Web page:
AhR, a potent endogenous receptor for IS, contributes to the induction of IS-trained immunity
Our previous study demonstrated that IS-induced TNF-α production in macrophages is regulated through a complex mechanism involving the interaction of NF-κB and SOCS2 with AhR (25). To explore the molecular mechanism underlying the regulation of IS-trained immunity, we investigated the role of AhR, a potent endogenous receptor for IS. Ligand-bound activated AhR is known to be immediately translocated into the nucleus and rapidly degraded (25, 34–36). Immunoblot data in Figure 4A shows that IS-mediated degradation of AhR was not fully recovered even on day 6 (prior to restimulation with LPS) and was completely inhibited by treatment with GNF351, an AhR antagonist, on day 6. Inhibition of AhR by GNF351 during IS training suppressed the increase in production of TNF-α and IL-6 following LPS restimulation on day 6 in IS-trained cells (Fig. 4B and C), implying that IS-mediated AhR activation may be involved in trained immunity. In addition to TNF-α and IL-6, enhancement of IL-1β and MCP-1 mRNA expression in IS-trained cells was also completely inhibited, whereas decreased IL-10 expression was completely reversed by GNF351 (Fig. 4D). To confirm the regulatory role of AhR in trained immunity, we tested whether 6-Formylindolo[3,2-b]carbazole (FICZ), a tryptophan-derived agonist of AhR, also induced trained immunity in human monocytes. FICZ-pretreated monocytes exhibited augmented expression of TNF-α and IL-6 in response to secondary stimulation with LPS compared to non-trained cells (Fig. S4A). Thus, this suggests an important role of ligand-bound activated AhR in the trained immunity of human monocytes. We next examined whether inhibition of AhR with GNF351 influences epigenetic modification and metabolic rewiring. Our ChIP-qPCR assay showed that enrichment of H3K4m3 on TNFA and IL6 promoters in IS-trained macrophages was inhibited by GNF351 (Fig. 4E). Of note, assessment of the metabolic profile by measuring ECAR and OCR illustrates that GNF351 has no effect on metabolic rewiring, including enhanced glycolysis and mitochondrial respiration, in IS-trained cells on day 6 as depicted in Figure 3 (Fig. S4B-C). This finding was corroborated by the immunoblotting data, which showed GNF351 had no inhibitory effect on IS-mediated enhancement of S6K activity, which is critical for inducing the aerobic glycolysis in human monocytes/macrophages (Fig. S4D). Our findings suggest that IS-activated AhR is involved in regulating epigenetic modifications of IS-trained macrophages.
AhR-dependent induction of the arachidonic acid pathway is involved in IS-induced trained immunity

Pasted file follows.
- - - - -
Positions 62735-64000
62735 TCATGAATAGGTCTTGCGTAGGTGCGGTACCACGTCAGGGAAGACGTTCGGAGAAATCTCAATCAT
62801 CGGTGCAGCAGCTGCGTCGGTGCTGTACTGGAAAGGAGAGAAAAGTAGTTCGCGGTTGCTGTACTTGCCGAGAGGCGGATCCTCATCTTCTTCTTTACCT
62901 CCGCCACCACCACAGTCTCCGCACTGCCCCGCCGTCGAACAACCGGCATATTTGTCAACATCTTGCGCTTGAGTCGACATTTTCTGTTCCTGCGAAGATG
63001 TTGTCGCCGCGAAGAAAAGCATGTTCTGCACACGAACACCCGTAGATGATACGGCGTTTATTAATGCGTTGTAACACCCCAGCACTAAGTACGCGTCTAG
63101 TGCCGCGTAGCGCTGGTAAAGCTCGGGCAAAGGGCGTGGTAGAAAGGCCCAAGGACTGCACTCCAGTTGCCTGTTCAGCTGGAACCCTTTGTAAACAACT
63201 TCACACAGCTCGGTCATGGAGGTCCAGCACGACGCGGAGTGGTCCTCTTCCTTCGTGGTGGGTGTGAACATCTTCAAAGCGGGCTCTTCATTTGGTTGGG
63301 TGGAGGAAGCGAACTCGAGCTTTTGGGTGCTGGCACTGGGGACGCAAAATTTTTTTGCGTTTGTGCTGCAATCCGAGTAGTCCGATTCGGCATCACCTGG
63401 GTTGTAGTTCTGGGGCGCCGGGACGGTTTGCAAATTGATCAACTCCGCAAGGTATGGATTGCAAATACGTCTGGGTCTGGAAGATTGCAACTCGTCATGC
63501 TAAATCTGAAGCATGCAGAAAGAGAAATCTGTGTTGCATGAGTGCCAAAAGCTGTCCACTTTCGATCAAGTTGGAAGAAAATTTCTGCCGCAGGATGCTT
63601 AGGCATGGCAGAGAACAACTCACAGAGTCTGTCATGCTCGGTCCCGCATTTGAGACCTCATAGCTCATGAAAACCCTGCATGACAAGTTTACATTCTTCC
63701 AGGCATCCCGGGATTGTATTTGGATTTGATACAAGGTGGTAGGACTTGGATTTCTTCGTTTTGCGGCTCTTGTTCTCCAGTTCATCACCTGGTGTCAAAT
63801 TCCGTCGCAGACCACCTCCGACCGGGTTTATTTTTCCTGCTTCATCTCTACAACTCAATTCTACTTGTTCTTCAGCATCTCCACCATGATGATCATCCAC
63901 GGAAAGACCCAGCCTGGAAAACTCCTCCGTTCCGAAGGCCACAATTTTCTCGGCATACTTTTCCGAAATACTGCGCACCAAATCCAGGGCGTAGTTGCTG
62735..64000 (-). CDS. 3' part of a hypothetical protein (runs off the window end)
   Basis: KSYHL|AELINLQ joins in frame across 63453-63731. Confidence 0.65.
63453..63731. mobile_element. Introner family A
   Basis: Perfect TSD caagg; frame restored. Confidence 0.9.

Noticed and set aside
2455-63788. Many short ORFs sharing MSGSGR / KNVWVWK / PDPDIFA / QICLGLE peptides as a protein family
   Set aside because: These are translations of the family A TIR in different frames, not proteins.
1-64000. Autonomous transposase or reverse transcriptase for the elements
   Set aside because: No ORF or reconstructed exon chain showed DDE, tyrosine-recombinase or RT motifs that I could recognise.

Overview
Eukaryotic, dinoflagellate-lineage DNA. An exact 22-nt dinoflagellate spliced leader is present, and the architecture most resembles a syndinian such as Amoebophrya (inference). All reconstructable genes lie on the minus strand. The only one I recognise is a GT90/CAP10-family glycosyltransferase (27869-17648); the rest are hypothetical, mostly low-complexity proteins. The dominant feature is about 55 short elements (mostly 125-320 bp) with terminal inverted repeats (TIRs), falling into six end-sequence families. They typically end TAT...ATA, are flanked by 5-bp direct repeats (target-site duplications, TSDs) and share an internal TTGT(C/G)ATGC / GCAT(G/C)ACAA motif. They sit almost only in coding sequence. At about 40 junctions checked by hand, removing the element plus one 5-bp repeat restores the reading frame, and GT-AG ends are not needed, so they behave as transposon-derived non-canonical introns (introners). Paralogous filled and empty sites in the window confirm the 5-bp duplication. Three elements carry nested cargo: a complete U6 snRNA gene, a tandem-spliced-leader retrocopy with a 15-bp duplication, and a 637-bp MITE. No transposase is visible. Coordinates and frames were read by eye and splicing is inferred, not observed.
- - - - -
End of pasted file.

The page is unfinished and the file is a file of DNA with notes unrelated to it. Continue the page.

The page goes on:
To explore which molecular mechanism is involved in the induction of IS-trained immunity, we performed RNA-sequencing (RNA-Seq) on day 6 (prior to restimulation with LPS) in IS-trained human macrophages. A total of 218 differentially expressed genes (DEGs), consisting of 71 upregulated and 147 downregulated genes, were identified in IS-trained macrophages compared to non-trained cells (Fig. 5A and S5A; FC ≥ ± 2, p < 0.05). Gene ontology (GO) analysis of these expression data using the Reactome Gene Set is displayed in Figure 5B. IS-trained macrophages had upregulated pathways including those involved in neutrophil degranulation, integrin cell surface interactions, extracellular matrix organization and arachidonic acid metabolism, whereas pathways associated with kinesins, cell cycle, and the Gα(i) signaling pathway were downregulated (Fig. 5B). Considering the key role of the arachidonic acid (AA) pathway in many inflammatory disorders, we decided to focus on this pathway in the induction of trained immunity by IS. Our findings were supported by Gene Set Enrichment Analysis (GSEA) using Molecular Signatures Database (MsigDB), in which genes related to AA metabolism were enriched in IS-trained macrophages compared to non-trained cells and more importantly, upregulated expression of these genes was inhibited by treatment with GNF351 as illustrated by heatmap analysis of major genes related to AA metabolism (Fig. 5C and D and Fig. S5E). Among AA metabolism pathways, the leukotriene metabolic process, but not the cyclooxygenase (COX) pathway, was primarily involved in the induction of IS-mediated trained immunity (Fig. S5B). Confirmatory RT-qPCR analysis on major AA metabolism-related genes was conducted using IS-trained macrophages obtained from independent, HCs (Fig. 5E). The mRNA expression of arachidonate 5-lipoxygenase (ALOX5: also known as 5-LOX or 5-LO) and arachidonate 5-lipoxygenase activating protein (ALOX5AP: also known as FLAP), the enzymes catalyzing AA into leukotrienes (a group of pro-inflammatory lipid mediators) (37–39), was higher in IS-trained macrophages than non-trained cells. In addition, the mRNA expression of LTB4R1 (also known as BLT1), a high-affinity receptor for leukotriene B4 (LTB4), was also upregulated. The augmented expression of these AA metabolism-related genes was repressed by GNF351 pretreatment as shown by changes in expression of CYP1B1, a typical AhR target gene. Thus, this suggests that the IS-activated AhR pathway is involved in enhanced AA-metabolism in IS-induced trained immunity. Immunoblot analysis confirmed that the expression of ALOX5 and ALOX5AP is upregulated in IS-trained immunity and is inhibited by GNF351 at the protein level (Fig. 5F).